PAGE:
Coming Soon:No worker can leave for abroad without paying Php 600 to Pag-IBIG
I believe that many overseas Filipino workers do dream of owning their own houses. I do not fault Pag-IBIG Fund for wanting to market its programs to a growing base of over nine million workers overseas. I am glad that a lot of overseas and local workers have enrolled in this housing program out of their desire to own a house someday. However, it seems to me absolutely unfair and arbitrary to use “welfare” and “shelter” as twin excuses for a law to compel our modern-day heroes to be part of the Pag-IBIG Fund. Because of RA No. 9679 or the Home Development Mutual Fund Law (Pag-IBIG Law), every departing worker shall soon be required to show proof of membership — through submissions of the accredited recruitment agency to the POEA — as a prerequisite to the issuance of his or her Overseas Employment Certificate.
In earlier times, all the legal processes that an OFW has to go through prior to departure were meant to ensure his or her protection onsite, and welfare services to the family left behind. Today, an OFW has to contend with a plethora of fees aside from the usual salary deduction that has taken the place of placement fees. He or she is mandated by law to have PhilHealth coverage, undergo pre-departure orientation seminars (Php 100 fee), medical check-ups, trade tests, and now, a six-month advance contribution to the Pag-IBIG Fund (@Php 100 per month contribution).
I ask: were OFW groups even invited to public hearings about mandatory coverage for OFWs? Right now, under this law, the universal membership coverage covers the following: all employees who are compulsorily covered by the SSS; all employees who are subject to mandatory coverage by the GSIS; uniformed members of the Armed Forces of the Philippines, the Bureau of Fire Protection, the Bureau of Jail Management and Penology, and the Philippine National Police, and Filipinos employed by foreign-based employers.
Jaime Fabiana, chief executive order of the Pag-IBIG Fund explained that, “the universal coverage aims to strengthen Pag-IBIG’s membership base and expand the reach of the Fund’s affordable housing and short-term and competitive low-interest loan programs to as many people as possible.”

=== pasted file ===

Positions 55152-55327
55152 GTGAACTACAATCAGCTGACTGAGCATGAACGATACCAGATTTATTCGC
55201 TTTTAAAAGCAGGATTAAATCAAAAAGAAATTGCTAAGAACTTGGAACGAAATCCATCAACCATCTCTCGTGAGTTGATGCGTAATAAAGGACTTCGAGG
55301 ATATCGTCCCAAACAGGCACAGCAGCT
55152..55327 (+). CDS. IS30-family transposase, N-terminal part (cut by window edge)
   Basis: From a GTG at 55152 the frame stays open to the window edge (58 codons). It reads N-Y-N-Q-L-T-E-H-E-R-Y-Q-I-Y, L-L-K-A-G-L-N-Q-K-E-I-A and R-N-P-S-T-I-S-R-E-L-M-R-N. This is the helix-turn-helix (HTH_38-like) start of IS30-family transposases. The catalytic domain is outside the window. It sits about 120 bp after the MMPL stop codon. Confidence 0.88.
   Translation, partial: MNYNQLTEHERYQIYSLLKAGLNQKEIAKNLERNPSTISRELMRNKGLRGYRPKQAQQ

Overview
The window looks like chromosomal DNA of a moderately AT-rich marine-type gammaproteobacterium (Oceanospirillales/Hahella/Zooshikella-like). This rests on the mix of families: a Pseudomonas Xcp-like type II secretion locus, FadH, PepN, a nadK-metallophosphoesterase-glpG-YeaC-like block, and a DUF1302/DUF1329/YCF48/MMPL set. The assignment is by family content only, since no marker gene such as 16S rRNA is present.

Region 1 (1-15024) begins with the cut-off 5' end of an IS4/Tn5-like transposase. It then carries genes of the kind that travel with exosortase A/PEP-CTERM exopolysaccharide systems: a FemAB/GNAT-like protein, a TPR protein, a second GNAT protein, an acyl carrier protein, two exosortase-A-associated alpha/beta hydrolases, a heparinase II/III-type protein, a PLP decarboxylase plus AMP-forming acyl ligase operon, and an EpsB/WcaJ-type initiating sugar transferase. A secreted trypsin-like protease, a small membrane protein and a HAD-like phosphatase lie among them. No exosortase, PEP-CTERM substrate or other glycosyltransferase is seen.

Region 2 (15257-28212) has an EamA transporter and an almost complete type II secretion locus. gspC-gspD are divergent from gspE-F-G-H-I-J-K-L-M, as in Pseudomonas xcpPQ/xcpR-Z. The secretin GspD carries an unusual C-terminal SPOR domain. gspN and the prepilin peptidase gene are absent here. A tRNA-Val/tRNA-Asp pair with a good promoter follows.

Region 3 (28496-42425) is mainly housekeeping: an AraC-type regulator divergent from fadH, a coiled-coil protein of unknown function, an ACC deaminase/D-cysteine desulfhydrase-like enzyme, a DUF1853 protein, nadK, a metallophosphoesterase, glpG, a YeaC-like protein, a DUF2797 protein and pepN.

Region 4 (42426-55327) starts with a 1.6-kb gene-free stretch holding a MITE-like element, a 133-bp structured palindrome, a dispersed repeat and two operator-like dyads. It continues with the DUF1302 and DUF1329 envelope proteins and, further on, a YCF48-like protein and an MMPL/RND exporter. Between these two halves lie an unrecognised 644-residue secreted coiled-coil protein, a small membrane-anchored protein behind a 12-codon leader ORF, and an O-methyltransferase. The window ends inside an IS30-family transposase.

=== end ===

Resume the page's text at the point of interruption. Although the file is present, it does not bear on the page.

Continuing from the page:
But what if the OFW already owns a house? What if he or she has other priorities? What if some overseas workers prefer to exercise free will over where their money should be spent? Isn’t this the hallmark of democracy? Or are we a welfare state by imposition and when convenient – only over sectors that government can easily control? Will not such exactions lead more job applicants to look at unprotected but swifter means of departure – despite knowing the dangers attached to such anomalous verbal transactions? And as the cash continues to flow from destinations across the globe, what extraordinary benefits can an overseas Pag-IBIG member and his/her family enjoy? Same as the others? Perhaps an entertainment roadshow sponsored by the Fund from time to time? Do these incoming members even understand how the Fund works?
It is no wonder that most Filipino overseas workers feel that they are more milking cows than modern-day heroes. Can’t the Pag-IBIG Fund be lovable by itself without the forceful application of a law? And why should any worker be asked to pay six months in advance even before leaving and earning a single month’s salary? I find this six-months’ rule such an unjust and perhaps even unlawful imposition; yet, the memorandum circular issued by the POEA provides that a recruitment agency can not process the application of a worker unless he is Pag-IBIG member who had paid the six-month membership in advance. And I thought hostage-taking is ripe only in Somalia. Again, I ask – who truly benefits more from this six months’ scheme? The multi-billion Fund? Or the cash-strapped and indebted OFW?